The Letters and the Law
Legal and Literary Culture in Late Imperial Russia
Imprint: Northwestern University Press
The Letters and the Law explores the fraught relationship between writers and lawyers in the four decades following Alexander II's judicial reforms. Nineteenth-century Russian literature abounds in negative images of lawyers and the law. Literary scholars have typically interpreted these representations either as the common, cross‑cultural critique of lawyerly unscrupulousness and greed or as an expression of Russian hostility toward Western legalism, seen as antithetical to traditional Russian values. The Letters and the Law is the first book to frame the conflict in terms of the two professions' competition for cultural authority.
Anna Schur combines historical research and literary analysis to argue that the first generations of Russian trial lawyers shaped their professional identity with an eye to the celebrated figure of the writer and that they considered their own activities to be a form of verbal art. A fuller understanding of writers' antipathy to the law, Schur contends, must take into account this overlooked cultural backdrop. Laced with the better‑known critique of the lawyer's legalistic proclivities and lack of moral principle are the writer's reactions to a whole network of explicit and implicit claims of similarity between the two professions' goals, methods, and missions that were central to the lawyer's professional ideal. Viewed in this light, writers' critiques of the law and lawyers emerge as a concerted effort at protecting literature's exclusive cultural status in the context of modernization and the rapidly expanding public sphere.
The study draws upon a mix of well-known and rarely studied nineteenth-century authors and texts—with particular attention paid to Fyodor Dostoevsky and Mikhail Saltykov-Shchedrin—and on a wide range of nonliterary sources, including courtroom speeches, guides to forensic oratory, legal treatises, and specialized press.
1. The Poet with a Briefcase: The Russian Lawyer’s Quest for the Professional Ideal
2. The Russian Writer against the Polish Lawyer: Art, Authority, and Authenticity in the Kronenberg Courtroom and Beyond
3. “The Vir Bonus” and “the Premier Amoureux”: The Lawyer under Attack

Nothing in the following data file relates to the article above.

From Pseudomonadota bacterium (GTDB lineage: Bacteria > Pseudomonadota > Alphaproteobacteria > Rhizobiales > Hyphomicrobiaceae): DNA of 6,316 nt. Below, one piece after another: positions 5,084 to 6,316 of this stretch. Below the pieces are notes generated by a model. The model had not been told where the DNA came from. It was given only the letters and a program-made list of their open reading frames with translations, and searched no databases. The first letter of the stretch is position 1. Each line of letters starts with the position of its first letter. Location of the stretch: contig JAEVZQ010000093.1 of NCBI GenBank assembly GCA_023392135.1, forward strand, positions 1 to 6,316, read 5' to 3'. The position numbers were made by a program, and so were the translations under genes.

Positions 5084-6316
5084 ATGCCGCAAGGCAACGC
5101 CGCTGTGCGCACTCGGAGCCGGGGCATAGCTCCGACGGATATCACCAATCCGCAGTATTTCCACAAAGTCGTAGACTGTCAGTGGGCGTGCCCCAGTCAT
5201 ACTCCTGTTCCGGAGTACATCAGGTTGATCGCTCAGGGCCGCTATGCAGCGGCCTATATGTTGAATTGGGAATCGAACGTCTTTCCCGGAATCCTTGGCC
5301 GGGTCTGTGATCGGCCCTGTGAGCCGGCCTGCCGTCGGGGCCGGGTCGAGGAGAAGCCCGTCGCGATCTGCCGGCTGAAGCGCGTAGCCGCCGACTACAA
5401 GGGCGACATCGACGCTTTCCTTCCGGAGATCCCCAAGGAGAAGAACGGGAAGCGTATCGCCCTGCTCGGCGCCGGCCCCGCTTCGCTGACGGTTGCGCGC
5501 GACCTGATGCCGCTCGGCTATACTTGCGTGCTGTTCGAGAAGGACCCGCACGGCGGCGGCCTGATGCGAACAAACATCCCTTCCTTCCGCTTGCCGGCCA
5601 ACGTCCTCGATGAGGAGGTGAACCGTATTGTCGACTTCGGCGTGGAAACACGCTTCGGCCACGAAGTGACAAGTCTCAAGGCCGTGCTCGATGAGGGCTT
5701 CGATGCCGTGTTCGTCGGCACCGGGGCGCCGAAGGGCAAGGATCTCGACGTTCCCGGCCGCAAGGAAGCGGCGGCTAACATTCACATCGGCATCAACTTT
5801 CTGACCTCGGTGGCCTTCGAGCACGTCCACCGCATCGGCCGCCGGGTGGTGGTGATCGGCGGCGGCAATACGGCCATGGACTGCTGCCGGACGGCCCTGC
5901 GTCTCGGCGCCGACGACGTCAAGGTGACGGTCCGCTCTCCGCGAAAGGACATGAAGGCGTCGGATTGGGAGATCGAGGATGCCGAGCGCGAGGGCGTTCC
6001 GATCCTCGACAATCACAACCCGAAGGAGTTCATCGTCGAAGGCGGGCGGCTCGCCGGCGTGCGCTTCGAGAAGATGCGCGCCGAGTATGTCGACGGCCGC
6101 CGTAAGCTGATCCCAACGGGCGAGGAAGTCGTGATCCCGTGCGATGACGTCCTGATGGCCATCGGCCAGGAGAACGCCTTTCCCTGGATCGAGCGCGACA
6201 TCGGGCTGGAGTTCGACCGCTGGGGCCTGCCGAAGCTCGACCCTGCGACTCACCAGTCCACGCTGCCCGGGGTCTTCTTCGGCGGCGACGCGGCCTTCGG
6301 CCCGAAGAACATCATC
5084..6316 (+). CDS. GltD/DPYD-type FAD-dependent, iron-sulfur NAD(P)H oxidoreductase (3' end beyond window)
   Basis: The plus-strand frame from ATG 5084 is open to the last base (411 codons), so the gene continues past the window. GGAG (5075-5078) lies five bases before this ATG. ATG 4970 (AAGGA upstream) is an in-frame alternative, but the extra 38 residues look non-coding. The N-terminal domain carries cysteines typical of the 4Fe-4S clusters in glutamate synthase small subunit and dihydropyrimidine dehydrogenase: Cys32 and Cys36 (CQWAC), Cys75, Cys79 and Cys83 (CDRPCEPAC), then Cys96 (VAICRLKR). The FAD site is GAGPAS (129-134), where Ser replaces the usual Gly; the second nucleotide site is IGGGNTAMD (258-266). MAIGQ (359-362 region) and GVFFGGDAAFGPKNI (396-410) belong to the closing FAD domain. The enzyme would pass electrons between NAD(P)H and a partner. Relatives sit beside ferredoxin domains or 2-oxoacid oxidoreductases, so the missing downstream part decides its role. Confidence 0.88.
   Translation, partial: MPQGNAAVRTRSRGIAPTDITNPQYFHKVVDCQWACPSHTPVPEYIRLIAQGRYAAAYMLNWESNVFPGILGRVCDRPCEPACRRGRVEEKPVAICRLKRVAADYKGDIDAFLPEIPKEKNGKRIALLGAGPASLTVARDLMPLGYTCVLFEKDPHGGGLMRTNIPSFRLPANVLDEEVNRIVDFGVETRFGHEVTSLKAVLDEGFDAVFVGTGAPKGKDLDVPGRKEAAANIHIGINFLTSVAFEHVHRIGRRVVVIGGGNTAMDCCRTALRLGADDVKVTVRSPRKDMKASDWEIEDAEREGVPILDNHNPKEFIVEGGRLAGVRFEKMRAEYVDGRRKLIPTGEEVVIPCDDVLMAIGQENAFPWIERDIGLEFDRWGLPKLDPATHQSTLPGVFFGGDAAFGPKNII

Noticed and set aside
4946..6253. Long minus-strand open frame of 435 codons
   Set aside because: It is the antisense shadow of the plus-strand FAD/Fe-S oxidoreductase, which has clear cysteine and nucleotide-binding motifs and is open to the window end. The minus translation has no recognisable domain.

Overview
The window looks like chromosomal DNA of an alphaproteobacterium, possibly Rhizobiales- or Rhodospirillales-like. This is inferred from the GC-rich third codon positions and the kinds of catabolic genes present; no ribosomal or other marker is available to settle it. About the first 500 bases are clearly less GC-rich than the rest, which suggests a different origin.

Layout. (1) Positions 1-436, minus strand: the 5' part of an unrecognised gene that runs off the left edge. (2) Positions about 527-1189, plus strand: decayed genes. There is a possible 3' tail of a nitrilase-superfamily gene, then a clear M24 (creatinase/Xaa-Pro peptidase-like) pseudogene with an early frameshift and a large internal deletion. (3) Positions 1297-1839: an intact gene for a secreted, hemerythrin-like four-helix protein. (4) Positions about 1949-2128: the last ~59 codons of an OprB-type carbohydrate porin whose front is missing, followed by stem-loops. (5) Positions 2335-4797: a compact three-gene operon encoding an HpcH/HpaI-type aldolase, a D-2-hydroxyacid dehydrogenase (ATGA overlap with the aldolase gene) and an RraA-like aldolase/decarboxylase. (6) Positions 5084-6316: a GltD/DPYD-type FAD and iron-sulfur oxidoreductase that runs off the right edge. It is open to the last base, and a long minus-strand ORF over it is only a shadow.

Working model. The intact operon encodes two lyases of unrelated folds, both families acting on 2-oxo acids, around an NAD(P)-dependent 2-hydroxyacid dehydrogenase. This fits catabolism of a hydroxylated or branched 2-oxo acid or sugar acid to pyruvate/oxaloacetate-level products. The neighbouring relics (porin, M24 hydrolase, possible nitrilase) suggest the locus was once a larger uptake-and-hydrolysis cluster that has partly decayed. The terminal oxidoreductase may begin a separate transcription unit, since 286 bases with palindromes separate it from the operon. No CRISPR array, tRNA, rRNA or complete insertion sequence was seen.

4. “The Novel of Circumstantial Evidence:” Reinterpreting “A Judicial Error"
“Schur’s exceptional, pathbreaking, and deeply scholarly book joins a group of recent studies interrogating the relationship between literature and the law, and argues that the writer and the lawyer evolved from being early allies to becoming, in the public’s view, the proverbial farmer and cowboy, a trend against which Russian trial lawyers, in particular, struggled to contend. Schur’s fascinating, penetrating analysis renders her book essential reading for both Slavists and students of the law and literature more generally. Read it! It’s a game changer.” —Robin Feuer Miller, author of Dostoevsky’s Unfinished Journey
“. . . a major contribution to both the history and the literary understanding of the time.” —Richard S. Wortman, author of The Power of Language and Rhetoric in Russian Political History: Charismatic Words from the 18th to the 21st Centuries
“Russia’s tsarist-era judicial reforms gave rise to lawyers whose courtroom eloquence and literary accomplishments ought to have been a source of national pride, but that is not what happened. Anna Schur goes deeply and skillfully into the source material to explain the surprisingly negative reaction expressed by Dostoevsky, Tolstoy, Saltykov, and other writers towards lawyers who tried to realize Russian literature’s dream of a more just world.” —Kathleen Parthé, author of Russia’s Dangerous Texts: Politics Between the Lines
"Anna Schur’s excellent new book is a vital contribution to the study of the relationship between legal and literary culture (with implications that go beyond late Imperial Russia).... gracefully weaving together legal and literary studies from multiple disciplines, simultaneously laying out the problems in these fields that create the need for her study and extending, filling in, or critically challenging several strands of thought within those fields." —Brian Armstrong, The Russian Review
"Anna Schur brilliantly guides readers on a journey through writers’ scathing critiques of lawyers in nineteenth-century Russia. Scholars typically interpret these attacks as responses to lawyers’ unscrupulousness and greed or to cultural antagonism toward Western law, which contravened traditional Russian values. However, Schur’s book is the pioneer navigating the veritable battlefield on which lawyers and writers are vying for cultural authority." —Amy D. Ronner, Canadian Slavonic Papers